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BOS@LAA: Pedroia singles to right to score Ellsbury

ANAHEIM -- The Red Sox hoped Zach Stewart could at least be competitive on Wednesday night when he made his debut for the team that acquired him from the White Sox for Kevin Youkilis back in June.

But that didn't even come close to happening, as the right-hander endured an emphatic and early knockout, suffering a 10-3 loss to the Angels.

Stewart was belted around to the tune of 10 hits and nine runs. He walked none and struck out two.

That's what happens when a pitcher known for staying down in the zone leaves just about everything up.

"Well, I think he got too many pitches up," said manager Bobby Valentine. "He has to pitch down in the zone to be effective, and he just wasn't able to do that tonight."

It was just a spot start for Stewart, who was filling in for the injured Franklin Morales. In fact, Stewart was optioned to Triple-A Pawtucket after the game to make room for reliever Daniel Bard, who will be recalled from the Minors for Thursday's game.

In a piece of infamy, Stewart became the first Boston pitcher to allow 10 hits and nine earned runs over three innings since Howard Ehmke did so in 1923. Stewart became the first Sox pitcher since Jack Russell in 1929 to give up nine runs or more without issuing a walk. Stewart was also the first Sox pitcher to give up nine runs in his debut since Norwood Gibson did it April 29, 1903.

Yes, this was a pure battering.

"I just left a few pitches up," Stewart said. "That was basically the tell-tale of the whole game. Too inconsistent. Those guys are too good of hitters to leave that many pitches over the plate."

Stewart was bombarded right out of the gate. Mike Trout led off the first with a single and Torii Hunter followed with an RBI double. After a single by Albert Pujols made it 2-0, Kendrys Morales smashed a two-run homer.

"It was just inconsistency," Stewart said. "I was making some good pitches, and I'd turn around and leave the ball over the heart of the plate or whatever, make a bad pitch, leave a slider up, something like [that]."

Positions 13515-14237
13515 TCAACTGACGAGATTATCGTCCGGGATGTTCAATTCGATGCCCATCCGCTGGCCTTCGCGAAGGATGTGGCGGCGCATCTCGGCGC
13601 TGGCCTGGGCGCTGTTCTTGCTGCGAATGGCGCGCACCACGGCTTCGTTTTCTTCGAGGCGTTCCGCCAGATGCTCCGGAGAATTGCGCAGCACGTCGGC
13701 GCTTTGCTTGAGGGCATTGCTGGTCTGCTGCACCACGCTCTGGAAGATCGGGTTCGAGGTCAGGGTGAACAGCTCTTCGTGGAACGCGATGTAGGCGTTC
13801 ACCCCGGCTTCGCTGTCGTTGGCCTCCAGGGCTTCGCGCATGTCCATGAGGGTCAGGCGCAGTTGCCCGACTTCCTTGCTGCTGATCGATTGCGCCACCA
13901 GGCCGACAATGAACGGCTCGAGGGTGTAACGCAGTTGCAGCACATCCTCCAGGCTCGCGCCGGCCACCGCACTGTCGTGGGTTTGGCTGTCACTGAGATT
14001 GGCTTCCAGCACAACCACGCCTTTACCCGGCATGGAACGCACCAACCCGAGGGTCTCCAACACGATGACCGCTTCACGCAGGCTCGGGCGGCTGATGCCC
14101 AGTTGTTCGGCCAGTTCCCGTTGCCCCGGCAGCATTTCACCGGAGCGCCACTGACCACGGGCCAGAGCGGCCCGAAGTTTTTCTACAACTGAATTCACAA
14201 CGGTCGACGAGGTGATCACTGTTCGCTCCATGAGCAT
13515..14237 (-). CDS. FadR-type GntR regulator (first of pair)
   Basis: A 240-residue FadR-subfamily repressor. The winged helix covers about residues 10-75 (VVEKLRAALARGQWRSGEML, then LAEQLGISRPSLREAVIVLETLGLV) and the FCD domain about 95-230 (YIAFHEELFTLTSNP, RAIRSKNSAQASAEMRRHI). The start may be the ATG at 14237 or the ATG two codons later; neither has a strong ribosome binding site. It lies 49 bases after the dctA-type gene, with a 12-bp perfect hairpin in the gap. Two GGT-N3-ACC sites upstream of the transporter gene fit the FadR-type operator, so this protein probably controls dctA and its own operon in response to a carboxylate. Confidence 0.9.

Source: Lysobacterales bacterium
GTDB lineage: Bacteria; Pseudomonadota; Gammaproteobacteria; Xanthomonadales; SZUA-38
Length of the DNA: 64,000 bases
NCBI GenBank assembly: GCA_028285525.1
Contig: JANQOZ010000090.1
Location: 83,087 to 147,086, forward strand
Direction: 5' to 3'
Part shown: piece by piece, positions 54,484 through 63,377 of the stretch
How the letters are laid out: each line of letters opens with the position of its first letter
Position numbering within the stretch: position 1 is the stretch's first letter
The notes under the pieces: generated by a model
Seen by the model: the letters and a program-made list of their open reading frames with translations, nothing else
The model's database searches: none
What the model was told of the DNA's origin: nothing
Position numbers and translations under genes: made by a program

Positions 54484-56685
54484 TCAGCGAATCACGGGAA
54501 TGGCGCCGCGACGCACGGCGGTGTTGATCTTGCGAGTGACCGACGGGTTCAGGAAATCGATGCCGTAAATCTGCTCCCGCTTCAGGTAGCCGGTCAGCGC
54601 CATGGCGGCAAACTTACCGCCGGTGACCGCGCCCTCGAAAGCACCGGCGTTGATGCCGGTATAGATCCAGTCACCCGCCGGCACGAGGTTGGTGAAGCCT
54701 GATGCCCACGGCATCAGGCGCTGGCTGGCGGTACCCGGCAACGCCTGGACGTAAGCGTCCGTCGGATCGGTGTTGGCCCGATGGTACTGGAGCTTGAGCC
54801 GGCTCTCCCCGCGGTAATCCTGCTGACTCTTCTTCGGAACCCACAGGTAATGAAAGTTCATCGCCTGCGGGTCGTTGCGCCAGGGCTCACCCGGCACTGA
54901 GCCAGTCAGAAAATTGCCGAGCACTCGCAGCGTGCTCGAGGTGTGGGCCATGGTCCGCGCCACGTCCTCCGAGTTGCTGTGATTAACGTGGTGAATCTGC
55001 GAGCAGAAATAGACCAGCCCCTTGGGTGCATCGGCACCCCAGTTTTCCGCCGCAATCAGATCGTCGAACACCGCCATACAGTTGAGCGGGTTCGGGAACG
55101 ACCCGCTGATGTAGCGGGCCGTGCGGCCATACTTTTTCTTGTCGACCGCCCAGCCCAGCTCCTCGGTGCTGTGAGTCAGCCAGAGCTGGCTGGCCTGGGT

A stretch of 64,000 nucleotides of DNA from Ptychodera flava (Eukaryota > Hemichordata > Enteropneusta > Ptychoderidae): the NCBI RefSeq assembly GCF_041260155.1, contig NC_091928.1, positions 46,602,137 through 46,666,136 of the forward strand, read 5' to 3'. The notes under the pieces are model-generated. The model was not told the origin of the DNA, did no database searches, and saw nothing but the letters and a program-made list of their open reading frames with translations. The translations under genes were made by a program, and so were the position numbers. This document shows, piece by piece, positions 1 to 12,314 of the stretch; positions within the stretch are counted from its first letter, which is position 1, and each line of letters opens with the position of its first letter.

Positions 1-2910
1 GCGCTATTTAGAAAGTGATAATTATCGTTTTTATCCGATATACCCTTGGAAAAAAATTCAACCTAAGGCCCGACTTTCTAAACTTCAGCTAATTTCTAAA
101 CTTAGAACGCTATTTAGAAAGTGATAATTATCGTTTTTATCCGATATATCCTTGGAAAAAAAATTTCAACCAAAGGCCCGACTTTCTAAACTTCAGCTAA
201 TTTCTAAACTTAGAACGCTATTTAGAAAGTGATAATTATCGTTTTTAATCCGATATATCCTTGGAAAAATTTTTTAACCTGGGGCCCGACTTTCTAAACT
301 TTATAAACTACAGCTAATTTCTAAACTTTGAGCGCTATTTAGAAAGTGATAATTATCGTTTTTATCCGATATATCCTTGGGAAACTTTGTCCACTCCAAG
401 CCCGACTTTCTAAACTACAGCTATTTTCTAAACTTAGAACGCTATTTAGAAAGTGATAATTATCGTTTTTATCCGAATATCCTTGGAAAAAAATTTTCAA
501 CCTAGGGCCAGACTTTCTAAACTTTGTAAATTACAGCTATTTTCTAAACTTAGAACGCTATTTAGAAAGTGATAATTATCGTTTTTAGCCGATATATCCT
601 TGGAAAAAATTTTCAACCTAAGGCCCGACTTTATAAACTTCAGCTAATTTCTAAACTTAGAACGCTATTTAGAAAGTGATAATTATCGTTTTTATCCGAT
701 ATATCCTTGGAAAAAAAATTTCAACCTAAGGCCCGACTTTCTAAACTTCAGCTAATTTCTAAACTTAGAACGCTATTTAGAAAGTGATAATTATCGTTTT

The Angels came back with another run in the second, and then another four-spot in the third.

"I was trying to get him through the third inning," Valentine said. "I was deathly afraid of using the entire bullpen tonight. Guys who came in did a good job of saving some of the bullpen. We're just about at a regular pace for tomorrow."

Valentine went to Junichi Tazawa in the fourth, and he allowed just one run over two innings.

Facing C.J. Wilson, the Red Sox got a run in the second and two in the fifth, but the hole was far too big to come back from.

"Today was a better game than the last one, and to be able to bounce back against these guys after just seeing them a couple of days ago is nice," Wilson said. "We have a little bit of momentum right now from the win last night and the win today, just starting off hot in the first couple innings and scoring all those runs."

In the late innings, Valentine went with a different look, using Alfredo Aceves in a mop up situation. Aceves had been Boston's closer until the last few days.

Aceves reeled off two scoreless innings, striking out two.

"He can pitch a lot," said Valentine. "It means he can pitch very often. We'll try to keep pitching him as much as we can. Stretch him out maybe."

As for Stewart, this was a tough way to have a one-start cameo.

"That's life in the big leagues," Valentine said. "You get an opportunity. Sometimes you make the best of it. Sometimes you have to have more than one opportunity to show what you can do."

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